We know, for example, loneliness is an important source of emotional morbidity for people who have received a probable diagnosis of dementia all around the world.
Also, jurisdictions have been encouraging the aspiration of people living with dementia to live independently; in other words, not institutionalised in some form, as long as possible. This, I think, is intuitively right, so long as it is not perceived as a ‘failure’ if somebody does need the support and care provided from an institution.
There are some people who believe that the ‘successful ageing’ and ‘ageing in place’ movements have overplayed their hand; with cynics pointing out they fit nicely into the ‘small state’ narrative, a rather individualistic narrative, which takes little account of our cohesion as a society.
But this I genuinely think would be to analyse the issue too much but with one important proviso.
That proviso is that I don’t think you can value people simply in terms of their economic productivity.
I refer to this ‘equality of wellbeing’ even in my Introduction to my new book. Such equality of wellbeing throws a different light on equality driven by a purely economic sense.
In summary, in reference to the first ever report from the APPG in wellbeing economics, as the next Government and the Civil Service turn their minds into thinking about wellbeing and health policy, it will be forefront in their minds that we are about to embark on a huge behavioural change bringing together the NHS and social care.
This transformative change to ‘whole person care’ will bring great opportunities, I feel, as well as formidable challenges, not least funding considerations at a local and national level.
But I feel like the current Government, and like future ones hopefully, that a focus on wellbeing is desirable. O’Donnell is reported to have said, “If you can measure it, cherish it!”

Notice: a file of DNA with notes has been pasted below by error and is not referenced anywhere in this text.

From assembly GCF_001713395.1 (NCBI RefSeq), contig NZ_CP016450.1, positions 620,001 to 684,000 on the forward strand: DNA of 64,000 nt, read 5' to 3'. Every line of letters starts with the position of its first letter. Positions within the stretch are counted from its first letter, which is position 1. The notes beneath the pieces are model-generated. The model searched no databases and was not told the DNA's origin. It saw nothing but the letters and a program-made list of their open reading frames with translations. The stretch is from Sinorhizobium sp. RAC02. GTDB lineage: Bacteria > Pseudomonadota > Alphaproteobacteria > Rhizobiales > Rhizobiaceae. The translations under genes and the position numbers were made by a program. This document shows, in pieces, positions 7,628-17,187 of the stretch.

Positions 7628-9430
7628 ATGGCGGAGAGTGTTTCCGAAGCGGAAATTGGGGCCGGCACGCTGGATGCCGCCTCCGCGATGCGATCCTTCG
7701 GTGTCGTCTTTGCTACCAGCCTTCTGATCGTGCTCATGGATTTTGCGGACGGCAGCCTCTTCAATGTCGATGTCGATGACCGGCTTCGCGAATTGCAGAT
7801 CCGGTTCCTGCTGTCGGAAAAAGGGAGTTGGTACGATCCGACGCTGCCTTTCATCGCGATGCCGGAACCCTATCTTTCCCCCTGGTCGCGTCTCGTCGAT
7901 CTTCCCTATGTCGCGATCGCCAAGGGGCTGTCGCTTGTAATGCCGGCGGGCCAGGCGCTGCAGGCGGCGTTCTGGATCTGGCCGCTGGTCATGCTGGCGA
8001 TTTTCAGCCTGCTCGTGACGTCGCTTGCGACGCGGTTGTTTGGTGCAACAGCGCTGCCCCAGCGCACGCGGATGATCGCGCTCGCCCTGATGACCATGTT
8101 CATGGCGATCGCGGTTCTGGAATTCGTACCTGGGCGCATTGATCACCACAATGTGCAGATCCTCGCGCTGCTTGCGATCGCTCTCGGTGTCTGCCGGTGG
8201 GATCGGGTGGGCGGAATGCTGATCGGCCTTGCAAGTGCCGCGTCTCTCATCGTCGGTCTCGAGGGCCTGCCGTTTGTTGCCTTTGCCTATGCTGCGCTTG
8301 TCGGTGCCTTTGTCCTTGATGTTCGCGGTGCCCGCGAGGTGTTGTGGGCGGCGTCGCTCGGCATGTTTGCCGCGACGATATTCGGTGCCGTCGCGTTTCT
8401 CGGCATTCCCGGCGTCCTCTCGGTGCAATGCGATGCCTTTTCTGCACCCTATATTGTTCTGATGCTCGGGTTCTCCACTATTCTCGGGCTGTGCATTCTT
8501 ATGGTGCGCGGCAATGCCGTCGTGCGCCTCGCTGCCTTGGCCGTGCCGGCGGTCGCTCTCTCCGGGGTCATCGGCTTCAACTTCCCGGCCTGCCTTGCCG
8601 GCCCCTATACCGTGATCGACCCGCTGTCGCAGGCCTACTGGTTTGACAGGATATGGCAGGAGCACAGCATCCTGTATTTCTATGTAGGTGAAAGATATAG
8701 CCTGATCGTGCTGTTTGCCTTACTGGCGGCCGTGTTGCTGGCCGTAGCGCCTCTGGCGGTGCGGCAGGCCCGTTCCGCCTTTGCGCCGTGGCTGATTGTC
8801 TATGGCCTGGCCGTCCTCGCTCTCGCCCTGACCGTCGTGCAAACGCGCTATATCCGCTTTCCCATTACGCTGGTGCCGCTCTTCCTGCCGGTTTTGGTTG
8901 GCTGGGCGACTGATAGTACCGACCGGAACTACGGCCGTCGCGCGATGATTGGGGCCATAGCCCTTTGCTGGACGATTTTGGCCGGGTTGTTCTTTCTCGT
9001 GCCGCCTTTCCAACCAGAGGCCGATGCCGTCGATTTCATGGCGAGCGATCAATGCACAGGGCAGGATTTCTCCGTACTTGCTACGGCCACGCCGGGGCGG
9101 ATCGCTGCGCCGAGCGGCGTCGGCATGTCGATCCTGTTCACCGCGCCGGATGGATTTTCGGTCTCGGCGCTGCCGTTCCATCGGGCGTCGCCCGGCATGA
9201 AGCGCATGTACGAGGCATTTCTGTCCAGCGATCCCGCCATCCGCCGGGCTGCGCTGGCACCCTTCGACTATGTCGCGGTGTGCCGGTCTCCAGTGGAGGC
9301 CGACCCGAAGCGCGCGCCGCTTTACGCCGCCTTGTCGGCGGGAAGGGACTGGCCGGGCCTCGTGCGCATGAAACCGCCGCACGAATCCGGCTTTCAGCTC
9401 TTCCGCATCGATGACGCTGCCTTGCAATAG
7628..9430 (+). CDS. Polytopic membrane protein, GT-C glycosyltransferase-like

Ideally, it would be nice to have some form of metric to see whether wellbeing interventions have any effect. I am mindful of the excellent work by Prof Sube Banerjee and colleagues on DemQoL, but others exist. And of course we should not want to end up where we started: in a target driven culture which hits targets but misses the point (as famously phrased by Sir David Nicholson).
There might be desirable effects of such metrics, though. They could be formally put into grants for research for living well with dementia; to see whether some activities are more beneficial in care homes, where there is a high proportion of people living with dementia often, than others.
The Baroness Sally Greengross asked me to put in a chapter on arts, music and creativity in my current book; so I did.
But, as the new APPG report on dementia this year rightly discusses, such a metric could be used to incentivise the use of the arts and creativity to improve the quality of life of individuals in society. And I have no doubt whatsoever that arts and creativity are a linchpin of dementia friendly communities too.
The APPG in dementia earlier this year, under Sally’s leadership, urged the importance of high quality commissioning in post-diagnostic support for dementia.
If we have more a ‘joined up’ approach to commissioning and policy, in parallel with the breaking down of silos needed for ‘whole person care’, I think England can consolidate its formidable lead in the ‘dementia friendly communities’ policy in the world.
Other jurisdictions might even follow suit.
Gus O’Donnell (Chair) – and Angus Deaton, Martine Durand, David Halpern and Lord Richard Layard(2014). Wellbeing and Policy. London: Legatum Institute. Accessible at: http://www.li.com/docs/default-source/commission-on-wellbeing-and-policy/commission-on-wellbeing-and-policy-report—march-2014-pdf.pdf?sfvrsn=2
Wellbeing in four policy areas: ￼Report by the All-Party Parliamentary Group on Wellbeing Economics (September 2014). Accessible at: http://b.3cdn.net/nefoundation/ccdf9782b6d8700f7c_lcm6i2ed7.pdf
All-Party Parliamentary Group on Dementia assesses progress of the National Dementia Strategy for England
2014 report: The National Dementia Strategy: Change, progress and priorities
Accessible at: http://www.alzheimers.org.uk/site/scripts/download_info.php?downloadID=1447